Written By: Myrtle
Let’s face it. Not all food is made with love. I’d hardly call the after-school microwave pizza rolls made with love, or the Kraft macaroni & cheese with chunks of hot dogs in it for protein, made with love.
But there are those many special times when moms, aunts, grandmothers, and big sisters gather us together to teach us, to share with us and to offer us food made with love.
You know the times. When the menfolk clean, do the heavy lifting and excuse themselves to the nearest football game until they are needed further. The 3 days prep, the 25 trips to the grocery store, the 5 crockpots, the “all hands on deck”, the family reunion aprons and the mess. These are the tell-tale signs of food made with love.
At least that’s how it is in our family.
For as many years as I can remember, when you saw a chocolate mousse cake, you knew it was my dad’s birthday. The light fluffy airiness of the chocolate; I always wondered how my mom got it that way. And don’t forget the crunchy, yet moist cookie perimeter. This treat is always topped with homemade whip cream. The beaters from the hand mixer, covered in whip cream, are reserved for the youngest ones to lick clean.
Or after the trip to the Asian market across town, you know, the one with the squid on the ground? When you came into the kitchen from watching SpongeBob and saw the biggest mixing bowl filled with ground pork, veggies, and apparently oyster sauce, with 5 big spoons in it, we knew our mom was making lumpias. We were about to celebrate something worth celebrating (a graduation, a homecoming, an end to the school year).
Or when the combination of ground beef, rice, onions, cilantro, and tortillas were on the counter, you knew your mom was about to whip up some albondigas. And you knew that it meant that winter had come and we were freezing our ‘you know what’s” off, or Tommy was home.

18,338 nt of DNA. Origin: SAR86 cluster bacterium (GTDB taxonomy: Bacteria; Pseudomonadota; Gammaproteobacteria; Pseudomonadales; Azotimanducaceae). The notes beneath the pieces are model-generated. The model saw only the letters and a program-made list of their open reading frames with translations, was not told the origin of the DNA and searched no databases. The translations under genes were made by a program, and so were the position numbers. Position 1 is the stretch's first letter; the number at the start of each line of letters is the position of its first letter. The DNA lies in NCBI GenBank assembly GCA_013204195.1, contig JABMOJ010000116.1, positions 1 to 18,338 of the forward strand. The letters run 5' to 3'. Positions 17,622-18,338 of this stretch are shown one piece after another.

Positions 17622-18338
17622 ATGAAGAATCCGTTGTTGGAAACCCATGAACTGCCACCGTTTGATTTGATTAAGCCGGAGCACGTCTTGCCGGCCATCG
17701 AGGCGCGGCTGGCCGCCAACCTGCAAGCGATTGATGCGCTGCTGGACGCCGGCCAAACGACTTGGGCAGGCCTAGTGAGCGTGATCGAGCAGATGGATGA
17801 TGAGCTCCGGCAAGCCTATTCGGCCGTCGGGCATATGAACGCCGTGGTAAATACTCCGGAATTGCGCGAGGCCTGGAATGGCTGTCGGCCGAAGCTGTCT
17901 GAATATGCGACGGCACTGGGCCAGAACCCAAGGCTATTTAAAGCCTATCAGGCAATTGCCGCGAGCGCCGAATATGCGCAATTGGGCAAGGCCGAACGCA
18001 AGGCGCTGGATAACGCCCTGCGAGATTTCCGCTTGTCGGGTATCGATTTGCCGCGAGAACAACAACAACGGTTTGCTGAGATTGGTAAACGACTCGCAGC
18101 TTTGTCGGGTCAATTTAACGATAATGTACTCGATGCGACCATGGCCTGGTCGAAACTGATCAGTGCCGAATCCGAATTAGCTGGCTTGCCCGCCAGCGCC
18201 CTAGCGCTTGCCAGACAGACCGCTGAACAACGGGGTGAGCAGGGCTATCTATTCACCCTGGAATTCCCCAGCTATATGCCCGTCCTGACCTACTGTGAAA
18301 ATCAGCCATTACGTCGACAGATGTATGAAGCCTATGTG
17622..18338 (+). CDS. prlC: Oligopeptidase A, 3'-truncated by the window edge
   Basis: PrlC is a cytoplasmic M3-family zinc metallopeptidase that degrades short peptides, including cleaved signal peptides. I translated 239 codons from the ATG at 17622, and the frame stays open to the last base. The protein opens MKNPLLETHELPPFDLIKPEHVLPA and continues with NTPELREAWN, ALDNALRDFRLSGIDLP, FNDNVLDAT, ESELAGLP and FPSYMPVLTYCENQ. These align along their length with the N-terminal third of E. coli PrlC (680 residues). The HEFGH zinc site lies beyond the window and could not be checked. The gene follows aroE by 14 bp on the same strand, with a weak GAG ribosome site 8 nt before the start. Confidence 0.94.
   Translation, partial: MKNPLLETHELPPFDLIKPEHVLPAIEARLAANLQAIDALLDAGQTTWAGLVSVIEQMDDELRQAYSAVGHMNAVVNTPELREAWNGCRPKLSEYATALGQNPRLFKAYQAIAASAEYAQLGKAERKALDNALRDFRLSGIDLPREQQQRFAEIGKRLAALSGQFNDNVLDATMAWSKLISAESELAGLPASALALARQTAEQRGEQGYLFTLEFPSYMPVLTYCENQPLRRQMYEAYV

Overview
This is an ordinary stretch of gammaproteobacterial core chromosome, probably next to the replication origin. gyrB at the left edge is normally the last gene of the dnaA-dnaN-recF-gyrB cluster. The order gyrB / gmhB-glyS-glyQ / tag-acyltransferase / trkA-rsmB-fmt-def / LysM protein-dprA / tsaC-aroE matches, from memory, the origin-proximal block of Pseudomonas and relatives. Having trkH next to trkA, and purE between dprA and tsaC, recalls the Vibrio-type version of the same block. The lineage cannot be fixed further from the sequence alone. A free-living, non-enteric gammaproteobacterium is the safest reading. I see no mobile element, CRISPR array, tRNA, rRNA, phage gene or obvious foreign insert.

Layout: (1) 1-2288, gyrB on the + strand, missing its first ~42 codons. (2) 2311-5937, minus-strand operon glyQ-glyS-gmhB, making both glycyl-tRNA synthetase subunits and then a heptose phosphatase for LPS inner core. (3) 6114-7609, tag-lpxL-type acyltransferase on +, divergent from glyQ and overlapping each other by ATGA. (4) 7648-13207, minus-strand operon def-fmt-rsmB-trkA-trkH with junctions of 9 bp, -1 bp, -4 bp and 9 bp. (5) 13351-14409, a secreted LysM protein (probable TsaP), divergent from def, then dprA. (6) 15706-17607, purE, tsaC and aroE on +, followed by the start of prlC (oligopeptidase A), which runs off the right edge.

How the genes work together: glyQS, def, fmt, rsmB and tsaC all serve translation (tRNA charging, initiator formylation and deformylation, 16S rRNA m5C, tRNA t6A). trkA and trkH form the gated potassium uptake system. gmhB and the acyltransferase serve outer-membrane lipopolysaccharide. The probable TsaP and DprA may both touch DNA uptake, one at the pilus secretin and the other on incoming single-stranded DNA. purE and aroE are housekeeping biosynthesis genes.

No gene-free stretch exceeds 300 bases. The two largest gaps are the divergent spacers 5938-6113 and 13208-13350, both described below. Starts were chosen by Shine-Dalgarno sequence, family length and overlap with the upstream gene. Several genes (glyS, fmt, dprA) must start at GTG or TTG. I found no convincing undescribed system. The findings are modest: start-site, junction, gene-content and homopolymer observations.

And we hardly got birthday gifts growing up, yet we always had a character birthday cake of our choice, with a level of detail that could take our mom to the final round on cake wars, without the sous chef! If it were around back then…
But one of the most special times of the year is hosted by The Aunt Who Feeds Us. Who every year, gathers & prepares the masa, the corn husks, the meat, cheese & veggies for the annual Tamalada. The Tamalada is a Mexican tradition, most often around Christmas time. We all come together, from wherever we were that year, friends and family alike, to make tamales together. This typically happens on December 23rd or Christmas Eve, so that we can cook them in time to eat after midnight mass and hear stories of life in the barrio.
In recent years, The Tamalada has come to include a delicious sangria bar and our cousin has started her own tradition and mastered the yummiest eggnog, which she starts making just after Thanksgiving! Both of these libations are needed to cope with our tamale making short-comings (God help you if you’ve been assigned tying!).
Nonetheless, our Aunt still appreciates our assistance and we have all grown into a heightened level of appreciation and gratitude for the lessons passed on and the tamales without corn.
Cheers to the moms, the daughters, the aunts, the big sisters, the grandmothers, and the menfolk alike, for providing us with nourishment, laughter, and booze made with love, often times when we need it the most.
Whatever your food and family tradition may be, let it be made with love.